To paraphrase Euan Macdonald during his lecture, The Tower is “the ugliest piece of public art ever created.”  Utilizing the plans of the CN Tower, Euan created for the Toronto Sculpture Garden an exact replica of the top 20 feet of the building, a section that (perhaps reasonably) blends in to become a nearly detail-free portion of the building.


Euan’s A Little Ramble was, as he mentioned in the lecture, originally intended to be a recreation of the top of Mt. Rainer, much the same way he had with Toronto’s CN Tower for The Tower. He balked, however, deciding that no one knew or cared what the top of the mountain looked like, choosing instead to have the set designers create an entirely fictional mountain to fit inside Western Bridge.

Xu Zhen in 2005 set out to do the same thing as Euan had initially, but with a rather more lofty goal than mere recreation and a higher target in mind.  As part of an installation that includes a chunk of rock that looks every bit the part of what one imagines the top of Mt. Everest to look like, Xu posted a video purporting to be him sawing off his height from the top of the mountain and carrying it back down with a team.

From the Tate:

8848 Minus 1.86 combines these elements in an ambitious work focusing on Mount Everest. The British claimed in 1856 that the summit was 8,848 metres in height, a measurement that despite new and conflicting data still officially stands. In May 2005, Xu Zhen led an ascent on Everest, and to test the veracity of the measurements, succeeded in removing the summit of the mountain, reducing its height by 186cm, Xu Zhen’s own height. Various official and independent surveys since have consistently shown that Everest is not as high as had been thought, pointing, perhaps, to evidence of global warming, or a shift in the tectonic plates, though its cause still remains unproven.

What would have happened if Euan had actually scaled Mt. Rainer?  Or is the blatant falseness of his gesture somehow more real than the questionable reality of Xu Zhen’s?


Euan Macdonald. Natura, 2002. video 3 1/2 mins.

Euan Macdonald. Natura, 2002. video 3 1/2 mins.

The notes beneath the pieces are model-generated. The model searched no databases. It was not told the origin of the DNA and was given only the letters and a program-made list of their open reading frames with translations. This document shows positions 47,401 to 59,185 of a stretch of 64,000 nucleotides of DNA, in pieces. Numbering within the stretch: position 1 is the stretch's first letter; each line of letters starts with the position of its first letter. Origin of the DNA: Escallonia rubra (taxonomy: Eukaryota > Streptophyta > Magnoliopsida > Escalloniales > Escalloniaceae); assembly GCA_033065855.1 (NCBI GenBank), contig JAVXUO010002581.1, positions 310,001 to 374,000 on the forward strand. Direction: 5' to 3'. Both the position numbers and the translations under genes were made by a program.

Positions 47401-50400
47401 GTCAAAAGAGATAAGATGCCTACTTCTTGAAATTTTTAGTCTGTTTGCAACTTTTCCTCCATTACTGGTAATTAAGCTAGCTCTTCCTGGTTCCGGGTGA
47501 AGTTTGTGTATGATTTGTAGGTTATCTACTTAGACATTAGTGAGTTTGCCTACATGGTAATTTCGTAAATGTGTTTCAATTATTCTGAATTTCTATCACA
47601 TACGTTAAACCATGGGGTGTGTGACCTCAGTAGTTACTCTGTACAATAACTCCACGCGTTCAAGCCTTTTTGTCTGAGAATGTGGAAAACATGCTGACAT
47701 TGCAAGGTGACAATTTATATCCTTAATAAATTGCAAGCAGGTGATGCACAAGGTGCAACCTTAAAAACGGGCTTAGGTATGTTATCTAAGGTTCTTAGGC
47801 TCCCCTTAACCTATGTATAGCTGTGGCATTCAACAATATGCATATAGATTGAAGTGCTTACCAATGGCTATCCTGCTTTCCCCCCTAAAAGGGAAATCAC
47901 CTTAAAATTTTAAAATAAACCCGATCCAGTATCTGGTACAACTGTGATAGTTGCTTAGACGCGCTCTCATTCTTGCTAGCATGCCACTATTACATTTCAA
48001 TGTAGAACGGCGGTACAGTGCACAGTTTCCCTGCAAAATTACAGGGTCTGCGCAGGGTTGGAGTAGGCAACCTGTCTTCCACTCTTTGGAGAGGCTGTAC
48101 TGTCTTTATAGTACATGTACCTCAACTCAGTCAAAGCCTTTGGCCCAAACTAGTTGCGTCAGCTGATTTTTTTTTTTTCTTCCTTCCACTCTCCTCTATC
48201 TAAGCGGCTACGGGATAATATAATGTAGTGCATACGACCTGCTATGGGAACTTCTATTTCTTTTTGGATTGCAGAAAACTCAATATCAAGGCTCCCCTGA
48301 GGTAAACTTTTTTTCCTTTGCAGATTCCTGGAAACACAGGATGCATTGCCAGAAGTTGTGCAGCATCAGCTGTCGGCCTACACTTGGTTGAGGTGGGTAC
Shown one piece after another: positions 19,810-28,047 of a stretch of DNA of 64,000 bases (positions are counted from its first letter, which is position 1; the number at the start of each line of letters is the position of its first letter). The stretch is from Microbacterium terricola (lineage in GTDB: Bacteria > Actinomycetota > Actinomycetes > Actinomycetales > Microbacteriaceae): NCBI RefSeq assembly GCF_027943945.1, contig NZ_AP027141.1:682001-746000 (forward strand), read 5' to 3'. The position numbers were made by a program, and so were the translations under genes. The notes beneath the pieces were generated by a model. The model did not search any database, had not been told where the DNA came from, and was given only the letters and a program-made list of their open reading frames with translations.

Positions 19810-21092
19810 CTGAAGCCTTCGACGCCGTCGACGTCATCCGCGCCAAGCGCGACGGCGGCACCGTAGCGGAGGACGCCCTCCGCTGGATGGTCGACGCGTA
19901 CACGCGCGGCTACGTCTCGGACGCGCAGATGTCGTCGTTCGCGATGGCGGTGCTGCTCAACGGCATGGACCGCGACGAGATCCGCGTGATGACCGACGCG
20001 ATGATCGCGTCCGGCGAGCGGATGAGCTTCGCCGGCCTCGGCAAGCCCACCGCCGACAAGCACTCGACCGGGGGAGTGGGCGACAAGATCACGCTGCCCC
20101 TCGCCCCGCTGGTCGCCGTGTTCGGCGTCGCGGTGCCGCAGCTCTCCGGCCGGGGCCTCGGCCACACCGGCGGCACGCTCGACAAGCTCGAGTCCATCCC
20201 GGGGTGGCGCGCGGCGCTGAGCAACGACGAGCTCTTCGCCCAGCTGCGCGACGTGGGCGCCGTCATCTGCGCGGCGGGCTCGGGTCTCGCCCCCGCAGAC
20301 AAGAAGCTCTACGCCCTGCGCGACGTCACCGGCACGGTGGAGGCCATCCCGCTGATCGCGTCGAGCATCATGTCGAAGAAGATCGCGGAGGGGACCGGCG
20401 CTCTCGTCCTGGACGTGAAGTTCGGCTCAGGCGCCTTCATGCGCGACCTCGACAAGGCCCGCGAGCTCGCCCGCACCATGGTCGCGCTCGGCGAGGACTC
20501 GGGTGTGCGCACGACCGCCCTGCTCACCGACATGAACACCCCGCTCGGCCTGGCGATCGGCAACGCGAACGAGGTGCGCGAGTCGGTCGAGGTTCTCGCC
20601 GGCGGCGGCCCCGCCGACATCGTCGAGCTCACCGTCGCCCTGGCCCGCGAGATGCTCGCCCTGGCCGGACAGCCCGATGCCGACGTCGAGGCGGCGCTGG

Thoughts on Euan MacDonald’s Lecture

  1. He spoke about moving from painting to video. Sarah and Euan both seemed to sort of want to avoid the can of worms that is painting.
  2. Euan spoke about shooting stuff and holding on to for a long time, using it later. I like to do that.

A Little Ramble

Robert Walser (1878-1956) recounting a trek in the mountains.
“I walked through the mountains today,” the account begins. “The weather was damp, and the entire region was gray.” The narrator limits himself to the observable, giving little indication of his interior state. The ending asserts the power of the mundane: “We don’t need to see anything out of the ordinary. We already see so much.”


“Macdonald quietly unsettles the viewers faith about what exactly is - or is not - happening in the picture he or she is looking at. … These pockets of uncertainty are enhanced by Macdonald’s deliberately style-less or impersonal approach to making images.” Ralph Rugoff, “Responsiveness Testing,” 9,000 Pieces, published by Yerba Buena Center for the Arts, 2010

A Little Ramble, the work takes its title from a short prose piece by Robert Walser (1878-1956).

A Little Ramble, the work takes its title from a short prose piece by Robert Walser (1878-1956).


Euan Macdonald Interviewed live at PSU on Broadway (or technically east of Broadway on 5th, but still)!


Euan Macdonald98134,200916 x 74 x 37 inches
From A Little Ramble at Western Bridge, 2010.

Euan Macdonald
98134,
2009
16 x 74 x 37 inches

From A Little Ramble at Western Bridge, 2010.


Page 1 of 2